Shooting at an upward angle in order get more open water in the frame is a common way photographers remove distracting backgrounds. By minimizing the amount of “stuff” that is in the frame you add emphasis on the subject.  Having more than a few primary points of interest in an image is very distracting.


three whip coral shrimp by Matt Weiss

The whip coral shrimp were shot from below at an upward angle so only open water is in the background, creating good contrast between the background and foreground



Tip: If you can’t frame the foreground so that it is separated from the background, adjusting your settings may help. Try closing your aperture and increasing your shutter speed, thus decreasing the amount of light that hits the sensor. If you use extreme side or top lighting, you can light up the foreground subject, while minimizing the light in the background, thereby reducing its effect on the image. 


Alternatively, you can use a large aperture to blur the background. Sometimes this lets too much light into the background, but an out of focus distracting background can be better than an in focus one. Sometimes if there is a distracting coral in the background, using a larger aperture can blur it out so it’s actually an interesting background. For more on this technique, read the article on Bokeh.



Contrasting Colors


Setting your primary subject against a contrasting color is a surefire way to create images that pop off the screen or page. Choosing the color of a background to complement the subject, be it blue or green water, a blacked out background or the colors of another object can make or break an image.


For example, an image of a beautiful red soft coral is more visually striking when taken against a blue background of open water rather than against a busy background of the various life forms on a wall.  While you may know that the subject was the red coral, it may be hard for your uniformed viewer to tell what the subject is in the later scenario.


Macro photographers often isolate subjects on monochromatic backgrounds. A lot of times a colorful macro subject looks good when contrasted with a pure black background. To read more about getting a black background, please visit our guide on Underwater Macro Photography.


anthias with black background underwater photograph by Matt Weiss

The black background contrasts well with the bright colors of the anthias



Negative Space


Using the negative space - the part of the frame that has no shapes or objects – can become a major element of your composition. In underwater photography we ordinarily refer to the blue (or green) water or black backgrounds as the negative space.


Of course, good use of negative space implies that the subject is an area in which negative space can be utilized properly. Given that underwater photographers are shooting wild animals that have not been posed in anyway, this is not always possible. In these cases, you just do the best you can.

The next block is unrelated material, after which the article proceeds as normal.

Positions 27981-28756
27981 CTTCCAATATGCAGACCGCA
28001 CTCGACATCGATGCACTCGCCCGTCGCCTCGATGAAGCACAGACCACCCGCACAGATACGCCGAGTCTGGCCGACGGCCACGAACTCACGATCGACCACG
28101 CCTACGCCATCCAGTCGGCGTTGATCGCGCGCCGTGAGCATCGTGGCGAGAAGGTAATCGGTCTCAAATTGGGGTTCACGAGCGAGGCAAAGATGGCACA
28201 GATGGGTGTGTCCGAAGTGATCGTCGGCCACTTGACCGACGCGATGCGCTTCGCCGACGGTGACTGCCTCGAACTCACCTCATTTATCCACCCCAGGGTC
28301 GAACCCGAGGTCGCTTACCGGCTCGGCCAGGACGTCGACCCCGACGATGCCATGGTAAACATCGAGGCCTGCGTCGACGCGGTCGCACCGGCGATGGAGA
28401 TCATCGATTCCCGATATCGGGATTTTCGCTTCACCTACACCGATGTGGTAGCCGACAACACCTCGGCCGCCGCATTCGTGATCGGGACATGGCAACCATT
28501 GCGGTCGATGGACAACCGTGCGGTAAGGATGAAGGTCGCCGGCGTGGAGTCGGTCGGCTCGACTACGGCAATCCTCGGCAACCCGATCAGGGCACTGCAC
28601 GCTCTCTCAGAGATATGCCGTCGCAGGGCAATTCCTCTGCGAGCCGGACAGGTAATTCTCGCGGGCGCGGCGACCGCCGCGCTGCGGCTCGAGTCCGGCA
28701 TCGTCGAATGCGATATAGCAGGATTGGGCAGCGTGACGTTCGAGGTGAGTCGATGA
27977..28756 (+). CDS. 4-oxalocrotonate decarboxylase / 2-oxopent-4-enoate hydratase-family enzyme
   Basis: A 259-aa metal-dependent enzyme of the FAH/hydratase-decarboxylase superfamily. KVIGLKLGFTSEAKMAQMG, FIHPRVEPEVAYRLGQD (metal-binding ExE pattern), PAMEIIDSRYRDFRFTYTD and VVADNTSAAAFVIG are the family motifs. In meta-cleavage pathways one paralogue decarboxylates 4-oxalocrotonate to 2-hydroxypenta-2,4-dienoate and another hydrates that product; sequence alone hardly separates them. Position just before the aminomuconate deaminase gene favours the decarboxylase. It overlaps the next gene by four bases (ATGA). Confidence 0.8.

Framing Your Subject


Framing subjects with other objects or with negative space can yield pleasing results. A cuttlefish with a black background can be nice, but if you can also light up two nice red sea fans it’s swimming between, the image becomes more interesting. See the whole frame. Think about if it can be improved. Then shoot.


Model framed by coral by Jason Heller

Jason Heller used the reef to frame his wife, Wendy, in this image



Creating a Sense of Scale


Wide-angle photographers often utilize objects in the background to increase the appeal of the image. Often a model (another diver) is placed in one of the upper corners of the background, following the rule of thirds, to create depth and show perspective. With just open water in the background, it’s impossible to get a sense of the depth. Placing a figure like a human in the background will create perspective. The key here is that we can relate to the size of another human, and use it to get a sense of size and depth in an image. For more on using models in composing wide-angle images, visit the wide-angle section.


If you don’t have a model off hand, including another object, like the silhouette of your dive boat,  in the background can also achieve similar effects. With patience, an interesting animal like a shark or turtle may swim in the frame in a way that can provide a similar sense of perspective.


wide angle underwater photography in Borneo by Matt Weiss

The turtle in the upper right corner gives some perspective to the image



Shooting Into the Sun


A unique element of underwater photography is that we can shoot into the sun, and even include it as part of the composition. Of course, to what extent you can include the sun depends on the quality of the sensor in your camera. For more on shooting into the sun, see the section of sunbursts.


Sunburst underwater photograph by Jason Heller

In this image Jason Heller uses the sun in his composition



Fill the Frame


Lastly, if shooting macro you can get in closer to try and fill the frame as much as possible with the subject. Sometimes a close-up portrait is better than a full body shot with a distracting background.


eel photograph by Matt Weiss

This eel in Lembeh Straights could not be shot with a suitable background behind it, so the frame was filled with the subject



Rules Are Meant To Be Broken


These rules are just guidelines. As with every rule, there are always exceptions.  Really great composition comes from a photographer’s imagination, and truly fantastic images are products of  creativity—not a list of rules. Think outside the box, but keep these guidelines in the back of your head when first starting out.